Monday, 21 January 2013
Tuesday, 1 January 2013
January 1st. A new month, a new year.
Last year, I wanted to draw a line under 2011 and forget - or at least try to forget - all the horrible experiences of the year. My little family and I had suffered much over the previous 8 months and I hoped that going to bed (before midnight) and waking up in a brand new year would mean we could leave all that nasty stuff behind us. Well, we all know that there were some ups and downs during 2012, don't we? - starting off with the scare in January (yes, I couldn't even manage one month without experiencing that sinking feeling when the consultant finds something that makes him worried and I trundle down the path of scan - wait -result). Thankfully, it was just a scare, but it did make me realise a bit more emphatically that I can't relax and assume that my body is now behaving properly.
February brought my PET CT scan and confirmation that I appear to be in remission - usual caveats applied, obviously! That took a while to sink in, as I was out of the habit of dealing with good news about my health....however, finally I accepted it and felt that I could move on to focus on dealing with the facial palsy resulting from my surgery.
Good friends helped greatly during the year - Fin, my old university friend, really helped my confidence by taking me on a star-studded extravaganza with a night at the Olivier Awards ceremony. Who doesn't love a chance to dress up in a posh frock and sip with people you are used to seeing on the television, stage or pages of a newspaper? My local and church friends, my running friends, my wonderful school friends, other friends - all gave unstintingly of their time, support and advice to help me adjust to being in remission and learning to be confident again, bit by bit, sometimes one step forward and two steps back. And of course - my little family. Neil, Amy and Adam continued to help me every day, in small and big ways. Whether it's been taking me to hospital for my eye surgery and further check-ups, coming shopping with me, planning and taking me on wonderful holidays or making me cups of tea - they've done it all, quietly and for no other reason than that they care for me and want me to be well and happy.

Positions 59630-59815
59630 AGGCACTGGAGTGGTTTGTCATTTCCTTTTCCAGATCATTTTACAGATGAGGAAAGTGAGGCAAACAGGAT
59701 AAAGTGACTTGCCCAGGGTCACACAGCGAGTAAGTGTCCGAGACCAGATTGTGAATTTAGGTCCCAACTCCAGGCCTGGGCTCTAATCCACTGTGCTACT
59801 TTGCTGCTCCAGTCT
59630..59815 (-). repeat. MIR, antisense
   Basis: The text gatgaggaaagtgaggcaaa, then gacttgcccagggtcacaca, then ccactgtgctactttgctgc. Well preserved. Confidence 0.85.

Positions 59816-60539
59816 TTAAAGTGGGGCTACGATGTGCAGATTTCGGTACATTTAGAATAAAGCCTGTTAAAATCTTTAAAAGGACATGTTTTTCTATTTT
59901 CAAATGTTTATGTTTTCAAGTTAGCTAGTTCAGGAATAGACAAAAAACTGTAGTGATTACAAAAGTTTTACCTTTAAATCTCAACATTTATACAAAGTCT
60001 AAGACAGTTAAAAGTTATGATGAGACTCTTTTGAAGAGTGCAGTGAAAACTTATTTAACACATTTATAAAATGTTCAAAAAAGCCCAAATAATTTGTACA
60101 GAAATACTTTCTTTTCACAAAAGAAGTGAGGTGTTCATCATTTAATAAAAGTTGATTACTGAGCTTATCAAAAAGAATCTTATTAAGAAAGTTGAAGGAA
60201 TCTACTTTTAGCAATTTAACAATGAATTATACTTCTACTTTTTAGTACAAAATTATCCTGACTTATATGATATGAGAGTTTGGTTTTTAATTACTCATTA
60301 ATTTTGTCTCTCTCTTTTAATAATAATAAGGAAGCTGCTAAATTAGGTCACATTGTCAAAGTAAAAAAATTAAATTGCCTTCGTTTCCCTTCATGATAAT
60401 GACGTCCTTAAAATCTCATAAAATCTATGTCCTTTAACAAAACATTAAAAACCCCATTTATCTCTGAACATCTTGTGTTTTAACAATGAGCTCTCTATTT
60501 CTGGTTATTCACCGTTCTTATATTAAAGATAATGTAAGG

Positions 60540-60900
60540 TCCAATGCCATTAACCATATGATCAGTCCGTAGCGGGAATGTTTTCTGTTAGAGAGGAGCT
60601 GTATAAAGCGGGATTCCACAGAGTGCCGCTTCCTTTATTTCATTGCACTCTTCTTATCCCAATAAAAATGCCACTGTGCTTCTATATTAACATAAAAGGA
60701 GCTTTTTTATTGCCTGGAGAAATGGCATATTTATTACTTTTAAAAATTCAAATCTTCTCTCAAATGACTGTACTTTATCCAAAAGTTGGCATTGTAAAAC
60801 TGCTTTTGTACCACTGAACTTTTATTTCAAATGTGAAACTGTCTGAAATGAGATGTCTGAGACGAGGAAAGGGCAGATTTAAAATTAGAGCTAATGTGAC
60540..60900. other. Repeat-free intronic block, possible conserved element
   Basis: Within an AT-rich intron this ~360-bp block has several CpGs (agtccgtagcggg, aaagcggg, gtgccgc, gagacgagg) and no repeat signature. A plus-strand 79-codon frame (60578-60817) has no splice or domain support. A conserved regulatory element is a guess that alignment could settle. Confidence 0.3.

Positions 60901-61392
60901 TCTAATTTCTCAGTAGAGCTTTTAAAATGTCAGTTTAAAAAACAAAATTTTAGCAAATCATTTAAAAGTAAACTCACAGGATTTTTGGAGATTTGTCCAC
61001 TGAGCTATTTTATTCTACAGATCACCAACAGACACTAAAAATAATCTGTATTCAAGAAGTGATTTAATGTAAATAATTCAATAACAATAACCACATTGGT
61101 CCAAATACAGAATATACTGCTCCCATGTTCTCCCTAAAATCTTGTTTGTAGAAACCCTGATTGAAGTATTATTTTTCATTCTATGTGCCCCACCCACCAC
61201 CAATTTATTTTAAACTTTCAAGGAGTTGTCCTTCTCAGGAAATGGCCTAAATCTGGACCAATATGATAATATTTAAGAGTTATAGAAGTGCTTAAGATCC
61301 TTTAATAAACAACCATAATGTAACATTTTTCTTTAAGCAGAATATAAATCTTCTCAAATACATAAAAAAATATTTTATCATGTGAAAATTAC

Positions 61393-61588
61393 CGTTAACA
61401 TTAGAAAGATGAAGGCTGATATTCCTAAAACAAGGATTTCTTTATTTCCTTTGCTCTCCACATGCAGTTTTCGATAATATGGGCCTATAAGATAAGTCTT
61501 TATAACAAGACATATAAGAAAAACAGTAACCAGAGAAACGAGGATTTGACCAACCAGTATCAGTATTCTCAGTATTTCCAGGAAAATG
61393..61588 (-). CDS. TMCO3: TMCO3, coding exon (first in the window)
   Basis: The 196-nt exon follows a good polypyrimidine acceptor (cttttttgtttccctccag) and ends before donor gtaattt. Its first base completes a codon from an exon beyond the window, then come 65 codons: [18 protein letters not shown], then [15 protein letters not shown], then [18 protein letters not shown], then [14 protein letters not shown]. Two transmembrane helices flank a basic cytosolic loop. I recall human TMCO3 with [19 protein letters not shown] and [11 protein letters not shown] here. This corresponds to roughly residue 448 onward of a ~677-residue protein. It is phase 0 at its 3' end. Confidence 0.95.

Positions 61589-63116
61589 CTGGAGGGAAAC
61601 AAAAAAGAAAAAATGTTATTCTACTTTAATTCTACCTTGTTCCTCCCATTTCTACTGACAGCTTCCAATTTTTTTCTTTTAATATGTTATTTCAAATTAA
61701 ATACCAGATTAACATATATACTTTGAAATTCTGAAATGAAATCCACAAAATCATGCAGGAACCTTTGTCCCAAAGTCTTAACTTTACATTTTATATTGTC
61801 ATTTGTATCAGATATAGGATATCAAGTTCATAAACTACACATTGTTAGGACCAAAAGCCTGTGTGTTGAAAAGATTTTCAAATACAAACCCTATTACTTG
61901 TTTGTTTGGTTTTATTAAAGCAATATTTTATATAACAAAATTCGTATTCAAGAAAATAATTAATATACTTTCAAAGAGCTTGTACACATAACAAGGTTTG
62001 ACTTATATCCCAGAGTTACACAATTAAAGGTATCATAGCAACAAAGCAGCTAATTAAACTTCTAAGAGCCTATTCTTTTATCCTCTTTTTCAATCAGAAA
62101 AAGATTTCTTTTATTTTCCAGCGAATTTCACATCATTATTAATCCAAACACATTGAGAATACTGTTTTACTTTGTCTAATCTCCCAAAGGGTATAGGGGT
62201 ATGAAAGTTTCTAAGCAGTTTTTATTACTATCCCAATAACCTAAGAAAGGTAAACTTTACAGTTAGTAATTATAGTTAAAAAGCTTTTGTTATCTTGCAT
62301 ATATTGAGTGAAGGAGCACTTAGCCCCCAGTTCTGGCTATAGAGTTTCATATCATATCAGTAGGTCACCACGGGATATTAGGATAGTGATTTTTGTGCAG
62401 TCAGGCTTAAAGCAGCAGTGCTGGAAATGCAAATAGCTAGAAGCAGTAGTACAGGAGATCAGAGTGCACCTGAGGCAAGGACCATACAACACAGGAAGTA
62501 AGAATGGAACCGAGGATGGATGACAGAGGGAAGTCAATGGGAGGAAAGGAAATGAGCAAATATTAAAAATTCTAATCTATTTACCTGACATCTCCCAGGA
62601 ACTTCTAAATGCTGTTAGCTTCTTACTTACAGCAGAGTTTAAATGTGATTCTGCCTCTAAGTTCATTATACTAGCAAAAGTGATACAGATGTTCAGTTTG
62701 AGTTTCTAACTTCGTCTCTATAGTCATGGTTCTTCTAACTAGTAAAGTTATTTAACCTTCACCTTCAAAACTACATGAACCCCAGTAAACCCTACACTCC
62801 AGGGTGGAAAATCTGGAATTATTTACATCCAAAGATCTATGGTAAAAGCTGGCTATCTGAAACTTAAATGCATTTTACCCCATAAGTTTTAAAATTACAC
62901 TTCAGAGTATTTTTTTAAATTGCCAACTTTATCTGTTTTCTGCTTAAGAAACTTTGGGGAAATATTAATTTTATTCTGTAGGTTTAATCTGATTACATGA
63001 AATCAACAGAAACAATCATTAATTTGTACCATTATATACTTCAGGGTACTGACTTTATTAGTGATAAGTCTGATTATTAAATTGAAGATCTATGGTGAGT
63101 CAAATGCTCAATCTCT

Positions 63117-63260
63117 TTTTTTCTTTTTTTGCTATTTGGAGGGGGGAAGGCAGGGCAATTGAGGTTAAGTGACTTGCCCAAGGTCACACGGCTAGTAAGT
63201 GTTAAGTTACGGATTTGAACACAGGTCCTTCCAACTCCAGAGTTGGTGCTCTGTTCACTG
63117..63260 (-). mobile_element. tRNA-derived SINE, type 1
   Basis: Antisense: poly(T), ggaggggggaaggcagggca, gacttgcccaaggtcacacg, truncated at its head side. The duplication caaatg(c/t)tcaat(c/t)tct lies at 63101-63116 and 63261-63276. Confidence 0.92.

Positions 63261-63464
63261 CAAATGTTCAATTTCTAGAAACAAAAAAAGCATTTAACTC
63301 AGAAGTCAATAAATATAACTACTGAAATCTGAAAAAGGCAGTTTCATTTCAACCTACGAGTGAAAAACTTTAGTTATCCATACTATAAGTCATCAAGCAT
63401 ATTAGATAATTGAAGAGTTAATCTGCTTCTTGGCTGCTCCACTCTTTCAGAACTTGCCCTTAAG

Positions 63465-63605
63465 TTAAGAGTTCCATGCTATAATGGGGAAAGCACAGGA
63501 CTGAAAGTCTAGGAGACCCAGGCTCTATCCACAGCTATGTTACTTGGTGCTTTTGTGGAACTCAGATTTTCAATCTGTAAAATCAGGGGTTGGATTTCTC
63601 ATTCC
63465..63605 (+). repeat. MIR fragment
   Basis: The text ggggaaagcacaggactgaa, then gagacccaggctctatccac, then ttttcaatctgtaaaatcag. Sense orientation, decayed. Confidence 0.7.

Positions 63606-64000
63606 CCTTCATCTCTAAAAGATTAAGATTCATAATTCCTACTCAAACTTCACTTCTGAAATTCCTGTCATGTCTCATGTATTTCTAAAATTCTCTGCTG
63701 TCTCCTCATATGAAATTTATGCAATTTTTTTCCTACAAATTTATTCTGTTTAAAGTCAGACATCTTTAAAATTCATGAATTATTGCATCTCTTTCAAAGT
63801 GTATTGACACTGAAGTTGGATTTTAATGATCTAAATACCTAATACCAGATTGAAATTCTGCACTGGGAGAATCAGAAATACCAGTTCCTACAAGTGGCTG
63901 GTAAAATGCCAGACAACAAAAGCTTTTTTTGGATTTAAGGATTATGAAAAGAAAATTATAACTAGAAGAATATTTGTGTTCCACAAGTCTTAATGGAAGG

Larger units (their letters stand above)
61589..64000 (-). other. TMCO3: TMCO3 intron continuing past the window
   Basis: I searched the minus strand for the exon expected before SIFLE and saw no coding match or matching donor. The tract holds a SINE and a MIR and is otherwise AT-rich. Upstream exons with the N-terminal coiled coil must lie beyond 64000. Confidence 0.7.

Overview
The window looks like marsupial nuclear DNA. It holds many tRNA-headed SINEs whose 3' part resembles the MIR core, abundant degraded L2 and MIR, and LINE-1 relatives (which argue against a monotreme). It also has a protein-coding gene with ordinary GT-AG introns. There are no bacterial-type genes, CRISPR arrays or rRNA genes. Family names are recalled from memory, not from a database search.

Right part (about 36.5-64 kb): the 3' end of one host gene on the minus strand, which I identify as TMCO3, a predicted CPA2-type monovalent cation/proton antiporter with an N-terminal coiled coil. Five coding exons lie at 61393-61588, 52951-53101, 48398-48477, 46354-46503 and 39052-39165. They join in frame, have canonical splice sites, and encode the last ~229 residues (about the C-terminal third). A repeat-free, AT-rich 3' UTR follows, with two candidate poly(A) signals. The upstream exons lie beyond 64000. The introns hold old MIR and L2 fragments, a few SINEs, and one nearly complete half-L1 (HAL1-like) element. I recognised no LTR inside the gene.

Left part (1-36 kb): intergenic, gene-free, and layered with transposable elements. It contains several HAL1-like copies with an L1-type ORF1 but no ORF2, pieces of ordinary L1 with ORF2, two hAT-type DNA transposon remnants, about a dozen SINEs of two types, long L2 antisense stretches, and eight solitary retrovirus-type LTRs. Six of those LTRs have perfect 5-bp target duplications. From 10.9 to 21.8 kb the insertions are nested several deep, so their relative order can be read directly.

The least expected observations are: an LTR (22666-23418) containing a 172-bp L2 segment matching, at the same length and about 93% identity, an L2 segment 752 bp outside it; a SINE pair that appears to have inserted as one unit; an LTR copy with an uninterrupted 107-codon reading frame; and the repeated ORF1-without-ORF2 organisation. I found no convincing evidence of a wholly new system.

So I start 2013 feeling and looking much better than at this time last year. I have been out for a run this morning, as part of my plan to be as fit and healthy as I can be. When I think how scrawny and lacking in energy I was this time last year, I can see how much progress I've made. My face has improved and (hopefully) will continue to do so, although it's all very marginal. I have more eye surgery in two days' time, on the 3rd, when I shall have my eyelid bling repositioned and an eyelid lift, no less! I shall have a fortnight of looking as if I have gone several rounds with a prize heavyweight boxer, with bruising, swelling and those little strip stitches that fall off before they're supposed to. This will all be accompanied by some pain and discomfort, but hopefully by the time all the swelling has gone down, my eye won't look so heavy and it will be more like my right eye. Fingers crossed, anyway!
I've still got a raft of appointments in store. My next oncology check-up will be in just over a fortnight and I can feel the stirrings of anxiety as I get closer to the date. I try to tell myself that it's silly to feel like this and that there's no reason to think that the oncologist will find anything wrong, but there's still that nagging doubt and worry. I can sometimes go whole days without actually thinking about having had cancer, but I'm not yet at the stage where enough time and distance have passed that I can relax about it. It still hovers in the back of my mind, waiting to sneak up and catch me when I don't expect it. I'm sure this will get better but not quite yet.
And finally, on this day, I remember Anne, a friend from university who was married to another friend, Fin. A lovely, kind, intelligent, funny and beautiful girl, who died of cancer exactly 10 years ago today. I know Fin misses her every day. Spare a thought for her and for Fin.
Here's to 2013 - may it bring you all you wish yourself.